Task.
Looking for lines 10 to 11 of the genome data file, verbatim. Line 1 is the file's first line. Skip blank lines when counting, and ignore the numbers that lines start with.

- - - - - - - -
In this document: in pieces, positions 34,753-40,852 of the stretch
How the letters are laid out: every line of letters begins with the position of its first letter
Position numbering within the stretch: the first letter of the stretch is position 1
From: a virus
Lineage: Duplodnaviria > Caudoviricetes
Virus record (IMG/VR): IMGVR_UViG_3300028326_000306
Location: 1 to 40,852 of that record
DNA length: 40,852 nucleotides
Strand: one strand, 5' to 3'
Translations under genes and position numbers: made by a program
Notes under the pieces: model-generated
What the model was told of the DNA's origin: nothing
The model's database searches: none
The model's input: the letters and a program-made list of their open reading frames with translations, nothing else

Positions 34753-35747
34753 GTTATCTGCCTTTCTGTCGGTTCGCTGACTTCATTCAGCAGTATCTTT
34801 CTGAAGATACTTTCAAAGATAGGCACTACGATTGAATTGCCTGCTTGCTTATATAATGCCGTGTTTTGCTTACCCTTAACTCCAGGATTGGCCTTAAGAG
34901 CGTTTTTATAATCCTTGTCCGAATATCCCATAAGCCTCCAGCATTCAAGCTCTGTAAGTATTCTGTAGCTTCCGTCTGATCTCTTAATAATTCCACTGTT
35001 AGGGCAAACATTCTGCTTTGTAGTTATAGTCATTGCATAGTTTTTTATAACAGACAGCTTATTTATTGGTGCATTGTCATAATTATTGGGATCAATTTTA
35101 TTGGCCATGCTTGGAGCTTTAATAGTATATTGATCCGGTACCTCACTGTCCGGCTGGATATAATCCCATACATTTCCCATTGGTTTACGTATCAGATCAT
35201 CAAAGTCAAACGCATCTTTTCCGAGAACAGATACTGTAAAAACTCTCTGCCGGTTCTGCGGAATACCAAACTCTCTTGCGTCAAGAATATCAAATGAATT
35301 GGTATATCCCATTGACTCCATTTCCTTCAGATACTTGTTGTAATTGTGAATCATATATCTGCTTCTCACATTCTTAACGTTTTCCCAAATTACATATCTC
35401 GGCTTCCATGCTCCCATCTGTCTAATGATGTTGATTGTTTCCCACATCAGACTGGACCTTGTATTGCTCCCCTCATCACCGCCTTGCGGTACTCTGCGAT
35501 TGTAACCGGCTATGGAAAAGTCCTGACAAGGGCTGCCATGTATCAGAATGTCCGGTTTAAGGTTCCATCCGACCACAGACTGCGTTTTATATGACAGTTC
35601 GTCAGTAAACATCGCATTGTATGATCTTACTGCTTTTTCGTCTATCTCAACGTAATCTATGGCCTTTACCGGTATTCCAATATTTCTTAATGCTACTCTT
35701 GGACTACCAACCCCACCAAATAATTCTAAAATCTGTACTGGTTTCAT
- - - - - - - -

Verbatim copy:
Translations under genes and position numbers: made by a program
Notes under the pieces: model-generated